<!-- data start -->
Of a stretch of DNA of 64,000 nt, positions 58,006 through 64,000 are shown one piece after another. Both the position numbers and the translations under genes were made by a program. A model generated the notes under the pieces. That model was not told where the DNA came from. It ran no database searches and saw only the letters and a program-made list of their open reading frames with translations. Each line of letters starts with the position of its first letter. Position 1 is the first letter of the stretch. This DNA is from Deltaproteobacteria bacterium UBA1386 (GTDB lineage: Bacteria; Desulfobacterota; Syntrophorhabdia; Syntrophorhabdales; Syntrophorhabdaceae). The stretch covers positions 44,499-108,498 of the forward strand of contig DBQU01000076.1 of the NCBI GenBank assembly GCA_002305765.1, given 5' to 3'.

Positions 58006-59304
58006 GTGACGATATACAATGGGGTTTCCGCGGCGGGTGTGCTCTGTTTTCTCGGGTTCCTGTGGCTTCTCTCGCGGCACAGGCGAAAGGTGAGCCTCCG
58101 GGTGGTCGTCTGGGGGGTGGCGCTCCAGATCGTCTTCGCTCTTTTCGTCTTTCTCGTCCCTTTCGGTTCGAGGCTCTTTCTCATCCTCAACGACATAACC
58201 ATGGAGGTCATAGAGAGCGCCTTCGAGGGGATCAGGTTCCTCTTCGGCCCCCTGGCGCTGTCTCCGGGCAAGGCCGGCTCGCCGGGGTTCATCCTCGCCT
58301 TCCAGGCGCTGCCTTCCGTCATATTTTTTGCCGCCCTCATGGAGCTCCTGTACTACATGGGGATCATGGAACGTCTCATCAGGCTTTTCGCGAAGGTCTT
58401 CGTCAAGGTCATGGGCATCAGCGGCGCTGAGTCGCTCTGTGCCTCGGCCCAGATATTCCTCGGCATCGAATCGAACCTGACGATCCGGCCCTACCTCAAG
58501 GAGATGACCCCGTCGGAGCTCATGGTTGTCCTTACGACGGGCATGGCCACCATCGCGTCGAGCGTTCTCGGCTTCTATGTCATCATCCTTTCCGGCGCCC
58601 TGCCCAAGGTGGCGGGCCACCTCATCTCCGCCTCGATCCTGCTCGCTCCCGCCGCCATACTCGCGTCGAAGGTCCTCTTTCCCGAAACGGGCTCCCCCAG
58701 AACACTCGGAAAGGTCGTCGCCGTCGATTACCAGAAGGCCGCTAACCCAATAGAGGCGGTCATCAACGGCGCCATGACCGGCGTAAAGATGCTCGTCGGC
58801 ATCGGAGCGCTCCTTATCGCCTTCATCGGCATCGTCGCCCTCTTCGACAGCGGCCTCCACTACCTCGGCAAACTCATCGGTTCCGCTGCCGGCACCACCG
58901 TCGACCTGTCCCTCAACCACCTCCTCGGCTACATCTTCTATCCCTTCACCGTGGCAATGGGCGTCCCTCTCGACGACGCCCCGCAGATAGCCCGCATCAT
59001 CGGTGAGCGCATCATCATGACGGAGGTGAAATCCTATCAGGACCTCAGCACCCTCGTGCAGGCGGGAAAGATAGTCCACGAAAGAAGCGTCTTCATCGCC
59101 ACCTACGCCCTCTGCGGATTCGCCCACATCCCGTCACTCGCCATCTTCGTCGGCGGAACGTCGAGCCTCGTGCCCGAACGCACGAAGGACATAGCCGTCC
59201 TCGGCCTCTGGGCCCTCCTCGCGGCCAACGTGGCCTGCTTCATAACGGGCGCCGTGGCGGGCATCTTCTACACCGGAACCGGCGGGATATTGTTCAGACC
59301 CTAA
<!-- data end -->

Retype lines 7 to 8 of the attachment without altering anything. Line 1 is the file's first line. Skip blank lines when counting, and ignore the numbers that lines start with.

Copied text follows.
58401 CGTCAAGGTCATGGGCATCAGCGGCGCTGAGTCGCTCTGTGCCTCGGCCCAGATATTCCTCGGCATCGAATCGAACCTGACGATCCGGCCCTACCTCAAG
58501 GAGATGACCCCGTCGGAGCTCATGGTTGTCCTTACGACGGGCATGGCCACCATCGCGTCGAGCGTTCTCGGCTTCTATGTCATCATCCTTTCCGGCGCCC